That is: “One yet may come armoured, invincible,” who is not looking at smaller goals or smaller siddhis, who is looking at the ultimate. You must have read it in the life of Mother and Sri Aurobindo. There was a time when Mother came and reported to Sri Aurobindo: “I am in possession of a great power. I can bring forth a new world, a much better world than the world you see now.”  Sri Aurobindo paused for a while and said, “I don’t want a new edition of the old fiasco. The world that is now getting ready to come is not that world which will solve this problem. What you will able to do if you allow this new world to emerge is that you will able to establish a new religion, so powerful that the world has never seen such a religion before. And you will be the founder of this new religion.” Mother listened to him, went back to her room and dissolved this entire new world. So that is what you need.

One yet may come armoured, invincible;

Not for smaller gains, but the highest power has to come. Only that can annihilate the need for ignorance, the hostility that is lodged here. That is why he says:

He asks no aid from the inferior gods;
His eyes are fixed on his immutable aim.

Someday this is going to happen, that is what Narad is saying. The entire passage is about that.

On page 451, when this new light is brought down:

Then shall be ended here the Law of Pain.
Earth shall be made a home of Heaven’s light,
A seer heaven-born shall lodge in human breasts;
The superconscient beam shall touch men’s eyes
And the truth-conscious world come down to earth
Invading Matter with the Spirit’s ray,
Awaking its silence to immortal thoughts,
Awaking the dumb heart to the living Word.
This mortal life shall house Eternity’s bliss,
The body’s self taste immortality.
Then shall the world-redeemer’s task be done.

Only when that power has been brought down, and the entire stables here have been cleansed, so that pain will be an alien to this world. Then, he says, shall the world-redeemer’s task be done.

“Till then must life carry its seed of death
And sorrow’s plaint be heard in the slow Night.
O mortal, bear this great world’s law of pain,
In thy hard passage through a suffering world
Lean for thy soul’s support on Heaven’s strength,
Turn towards high Truth, aspire to love and peace.
A little bliss is lent thee from above,
A touch divine upon thy human days.
Make of thy daily way a pilgrimage,
For through small joys and griefs thou mov’st towards God.
[Bk 6, Canto 2, p. 451]

Until the world redeemer comes down and completes his work, there is no other way for us but to move, as he says, through small joys and griefs of our everyday life, slowly through this experience, move closer and closer to God.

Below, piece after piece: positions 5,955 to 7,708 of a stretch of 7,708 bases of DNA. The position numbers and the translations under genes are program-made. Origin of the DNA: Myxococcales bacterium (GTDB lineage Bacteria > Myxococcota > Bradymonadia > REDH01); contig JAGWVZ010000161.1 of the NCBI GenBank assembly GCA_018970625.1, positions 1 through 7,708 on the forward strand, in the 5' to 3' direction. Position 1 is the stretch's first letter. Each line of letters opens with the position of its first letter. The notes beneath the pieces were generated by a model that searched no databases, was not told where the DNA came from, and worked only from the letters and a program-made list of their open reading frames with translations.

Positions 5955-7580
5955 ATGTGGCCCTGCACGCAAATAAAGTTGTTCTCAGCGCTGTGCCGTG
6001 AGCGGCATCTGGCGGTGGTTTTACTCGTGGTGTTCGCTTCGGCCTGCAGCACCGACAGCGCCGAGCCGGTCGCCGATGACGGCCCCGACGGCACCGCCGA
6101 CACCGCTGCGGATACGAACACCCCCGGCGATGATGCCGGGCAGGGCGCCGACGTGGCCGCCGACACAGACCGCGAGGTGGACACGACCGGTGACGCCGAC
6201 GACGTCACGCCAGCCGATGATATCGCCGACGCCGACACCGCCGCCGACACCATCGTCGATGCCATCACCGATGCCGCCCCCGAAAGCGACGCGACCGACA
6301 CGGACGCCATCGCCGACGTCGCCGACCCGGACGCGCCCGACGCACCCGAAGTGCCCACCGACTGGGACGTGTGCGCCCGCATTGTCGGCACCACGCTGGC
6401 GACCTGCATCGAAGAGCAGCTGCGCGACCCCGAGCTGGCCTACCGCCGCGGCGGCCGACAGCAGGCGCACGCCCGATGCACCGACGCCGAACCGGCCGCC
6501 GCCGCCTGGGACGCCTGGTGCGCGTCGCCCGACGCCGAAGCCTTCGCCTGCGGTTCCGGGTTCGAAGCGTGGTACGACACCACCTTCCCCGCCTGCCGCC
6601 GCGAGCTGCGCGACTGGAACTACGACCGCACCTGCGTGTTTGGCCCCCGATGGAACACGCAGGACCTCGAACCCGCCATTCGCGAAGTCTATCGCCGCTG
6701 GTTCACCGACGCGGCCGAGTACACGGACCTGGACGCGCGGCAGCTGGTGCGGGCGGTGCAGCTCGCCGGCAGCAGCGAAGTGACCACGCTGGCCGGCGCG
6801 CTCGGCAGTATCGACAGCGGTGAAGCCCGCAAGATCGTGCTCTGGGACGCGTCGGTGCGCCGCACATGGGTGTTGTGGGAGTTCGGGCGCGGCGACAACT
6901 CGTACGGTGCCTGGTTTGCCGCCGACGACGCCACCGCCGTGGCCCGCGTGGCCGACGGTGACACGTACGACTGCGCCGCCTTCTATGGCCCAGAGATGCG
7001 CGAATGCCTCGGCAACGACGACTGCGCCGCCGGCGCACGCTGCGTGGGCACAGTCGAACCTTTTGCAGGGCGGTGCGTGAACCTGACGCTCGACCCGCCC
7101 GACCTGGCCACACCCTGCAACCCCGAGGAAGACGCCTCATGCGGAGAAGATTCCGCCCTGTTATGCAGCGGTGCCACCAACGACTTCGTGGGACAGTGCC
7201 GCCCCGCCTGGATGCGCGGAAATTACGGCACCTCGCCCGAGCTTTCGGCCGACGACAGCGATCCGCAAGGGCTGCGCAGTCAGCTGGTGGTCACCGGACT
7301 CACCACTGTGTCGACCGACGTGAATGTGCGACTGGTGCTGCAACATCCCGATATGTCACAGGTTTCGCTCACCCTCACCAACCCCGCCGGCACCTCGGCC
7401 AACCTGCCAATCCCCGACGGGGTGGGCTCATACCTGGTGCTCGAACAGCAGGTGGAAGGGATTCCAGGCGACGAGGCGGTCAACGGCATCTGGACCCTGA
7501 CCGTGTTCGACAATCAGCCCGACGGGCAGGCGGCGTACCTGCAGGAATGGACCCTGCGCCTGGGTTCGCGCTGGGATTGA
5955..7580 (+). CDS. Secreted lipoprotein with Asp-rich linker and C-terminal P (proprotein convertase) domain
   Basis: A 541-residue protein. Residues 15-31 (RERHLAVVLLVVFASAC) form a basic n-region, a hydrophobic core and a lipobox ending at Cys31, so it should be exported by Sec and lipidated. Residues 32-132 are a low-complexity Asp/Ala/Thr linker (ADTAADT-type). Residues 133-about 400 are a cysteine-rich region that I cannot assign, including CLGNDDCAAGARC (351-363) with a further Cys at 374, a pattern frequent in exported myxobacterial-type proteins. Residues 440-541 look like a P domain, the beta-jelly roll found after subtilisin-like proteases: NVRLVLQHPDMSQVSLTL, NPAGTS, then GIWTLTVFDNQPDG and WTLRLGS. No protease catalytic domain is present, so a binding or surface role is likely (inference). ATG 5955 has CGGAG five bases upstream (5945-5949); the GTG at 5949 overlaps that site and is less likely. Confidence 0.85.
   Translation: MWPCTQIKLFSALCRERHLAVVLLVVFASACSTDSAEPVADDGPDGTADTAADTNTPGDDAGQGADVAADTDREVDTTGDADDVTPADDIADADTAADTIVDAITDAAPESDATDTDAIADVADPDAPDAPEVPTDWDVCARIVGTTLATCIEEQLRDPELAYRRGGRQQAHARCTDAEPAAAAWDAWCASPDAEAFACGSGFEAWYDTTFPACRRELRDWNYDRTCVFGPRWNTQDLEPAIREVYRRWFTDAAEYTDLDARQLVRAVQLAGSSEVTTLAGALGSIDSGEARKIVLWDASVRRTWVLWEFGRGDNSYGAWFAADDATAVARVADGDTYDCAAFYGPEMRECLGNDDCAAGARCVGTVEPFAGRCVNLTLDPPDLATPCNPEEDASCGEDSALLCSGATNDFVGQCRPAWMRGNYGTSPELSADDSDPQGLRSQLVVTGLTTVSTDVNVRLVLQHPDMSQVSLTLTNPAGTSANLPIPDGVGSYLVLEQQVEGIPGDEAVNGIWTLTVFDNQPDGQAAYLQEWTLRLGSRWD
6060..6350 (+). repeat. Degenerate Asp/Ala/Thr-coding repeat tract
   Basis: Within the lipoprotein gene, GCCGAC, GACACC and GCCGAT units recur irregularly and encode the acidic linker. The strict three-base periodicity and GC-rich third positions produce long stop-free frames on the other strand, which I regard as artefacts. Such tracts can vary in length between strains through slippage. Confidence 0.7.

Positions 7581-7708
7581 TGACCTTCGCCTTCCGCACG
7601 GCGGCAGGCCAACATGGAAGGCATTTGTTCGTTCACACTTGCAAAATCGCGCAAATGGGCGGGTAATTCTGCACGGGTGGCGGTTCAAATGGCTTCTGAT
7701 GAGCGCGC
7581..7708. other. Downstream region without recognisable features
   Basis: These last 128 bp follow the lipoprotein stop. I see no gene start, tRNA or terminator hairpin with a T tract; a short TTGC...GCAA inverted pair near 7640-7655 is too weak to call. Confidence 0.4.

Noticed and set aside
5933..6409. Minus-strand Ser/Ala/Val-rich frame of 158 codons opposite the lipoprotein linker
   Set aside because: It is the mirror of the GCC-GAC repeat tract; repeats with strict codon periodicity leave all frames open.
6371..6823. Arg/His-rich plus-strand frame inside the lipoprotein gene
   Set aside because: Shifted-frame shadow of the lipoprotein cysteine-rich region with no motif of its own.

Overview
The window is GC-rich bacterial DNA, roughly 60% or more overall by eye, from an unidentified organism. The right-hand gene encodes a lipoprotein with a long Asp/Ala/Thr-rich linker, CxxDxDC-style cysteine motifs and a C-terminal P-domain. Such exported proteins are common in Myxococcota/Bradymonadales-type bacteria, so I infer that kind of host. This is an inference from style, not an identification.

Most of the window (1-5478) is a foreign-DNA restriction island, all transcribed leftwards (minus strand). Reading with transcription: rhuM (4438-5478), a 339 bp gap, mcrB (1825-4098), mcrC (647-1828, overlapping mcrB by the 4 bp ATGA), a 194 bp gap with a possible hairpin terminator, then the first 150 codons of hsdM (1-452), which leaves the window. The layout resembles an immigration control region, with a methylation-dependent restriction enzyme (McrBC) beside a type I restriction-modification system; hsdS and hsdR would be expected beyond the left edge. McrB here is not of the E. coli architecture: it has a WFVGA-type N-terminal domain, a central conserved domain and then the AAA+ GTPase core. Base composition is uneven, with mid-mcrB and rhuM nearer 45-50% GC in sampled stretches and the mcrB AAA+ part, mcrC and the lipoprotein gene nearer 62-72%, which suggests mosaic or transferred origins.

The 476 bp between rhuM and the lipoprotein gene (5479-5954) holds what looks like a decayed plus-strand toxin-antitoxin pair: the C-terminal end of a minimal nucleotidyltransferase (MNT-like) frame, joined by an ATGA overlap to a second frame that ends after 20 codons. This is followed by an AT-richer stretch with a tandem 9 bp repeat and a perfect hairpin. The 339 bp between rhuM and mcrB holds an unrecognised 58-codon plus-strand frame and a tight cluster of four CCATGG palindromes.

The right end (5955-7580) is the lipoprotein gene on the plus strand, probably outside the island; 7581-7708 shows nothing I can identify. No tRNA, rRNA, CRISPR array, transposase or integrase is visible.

Later on he says, as long as there is pain, it simply means God within you wants to break out and establish Himself, like life coming out of an egg: it has to crack and come out. We have imprisoned the Divine in our heart, in our being. He is impatient, He wants to come out. We are forgetful of His existence. So how does He remind us of His presence there? He pinches you once in a while. You feel hurt, you feel pain; it is all a signal given by him. That is why Sri Aurobindo says:

The soul suffering is not eternity’s key,
Or ransom by sorrow heaven’s demand on life.
[Bk 6, Canto 2, p. 453]

A few lines down:

Pain is the signature of the Ignorance

So where there is pain, immediately you can conclude this is the signature of ignorance. Doing what?

Attesting the secret god denied by life:

I certify that there is an unfulfilled god in you who wants to come out.

Until life finds him pain can never end.

Until life finds God, pain can never end. Later on there is a description of how pain arose, the origin of pain:

“O mortal who complainst of death and fate,
Accuse none of the harms thyself hast called;
This troubled world thou hast chosen for thy home,
Thou art thyself the author of thy pain.
[Bk 6, Canto 2, p. 454]

How did pain come? Sri Aurobindo explains:

Once in the immortal boundlessness of Self,
In a vast of Truth and Consciousness and Light
The soul looked out from its felicity.
It felt the Spirit’s interminable bliss,
It knew itself deathless, timeless, spaceless, one,
It saw the Eternal, lived in the Infinite.
Then, curious of a shadow thrown by Truth,
It strained towards some otherness of self,
It was drawn to an unknown Face peering through night.
It sensed a negative infinity,
A void supernal whose immense excess
Imitating God and everlasting Time
Offered a ground for Nature’s adverse birth
And Matter’s rigid hard unconsciousness
Harbouring the brilliance of a transient soul
That lights up birth and death and ignorant life.
[Bk 6, Canto 2, p. 454]

This is an idea which occurs very frequently in Sri Aurobindo’s and the Mother’s writings—the origin of this world, the origin of pain. If we want to understand all the secrets of this universe, of this creation, you should be able to make your consciousness as vast as the consciousness of the Creator himself. With your little human consciousness and its reason you cannot understand God’s purpose in life. Sri Aurobindo says in one of his letters that trying to understand with human reason why God created this world is a brave enterprise alright, but don’t forget, no matter how hard you try, your so-called intellect is still a finite instrument of a finite being. It cannot comprehend the logic of the Infinite.

This world began with a big bang 15 billion years ago. Do you know how much 15 billion years is? And during this 15 billion years, if you look at the entire evolution, man appeared on this earth, if you compress all these 15 billion years within 24 hours, man arrived on this earth only five seconds before midnight. We have been here for such a brief period of time. And we would like to judge God’s purpose in this vast world. It’s like a little ant trying to judge a human being. And that is why the highest wisdom always says, at the level of your intellect, the highest truth is to say: “I can’t know the Truth.” Agnosticism: “I know there is a Truth but I can’t know it because the mind is too limited to know the Truth.” One who says this is saying something sensible, but he is not saying the whole thing. Because human reason cannot know the Truth, he therefore concludes truth cannot be known. That’s not true. Truth can be known because human beings have other faculties. Yoga is the process by which you hone your consciousness, you purify your consciousness, you widen your consciousness. And only a purified consciousness can understand the Divine by identifying itself with the Divine. The Divine can only be known by being the Divine. This is what Sri Aurobindo calls knowledge by identity.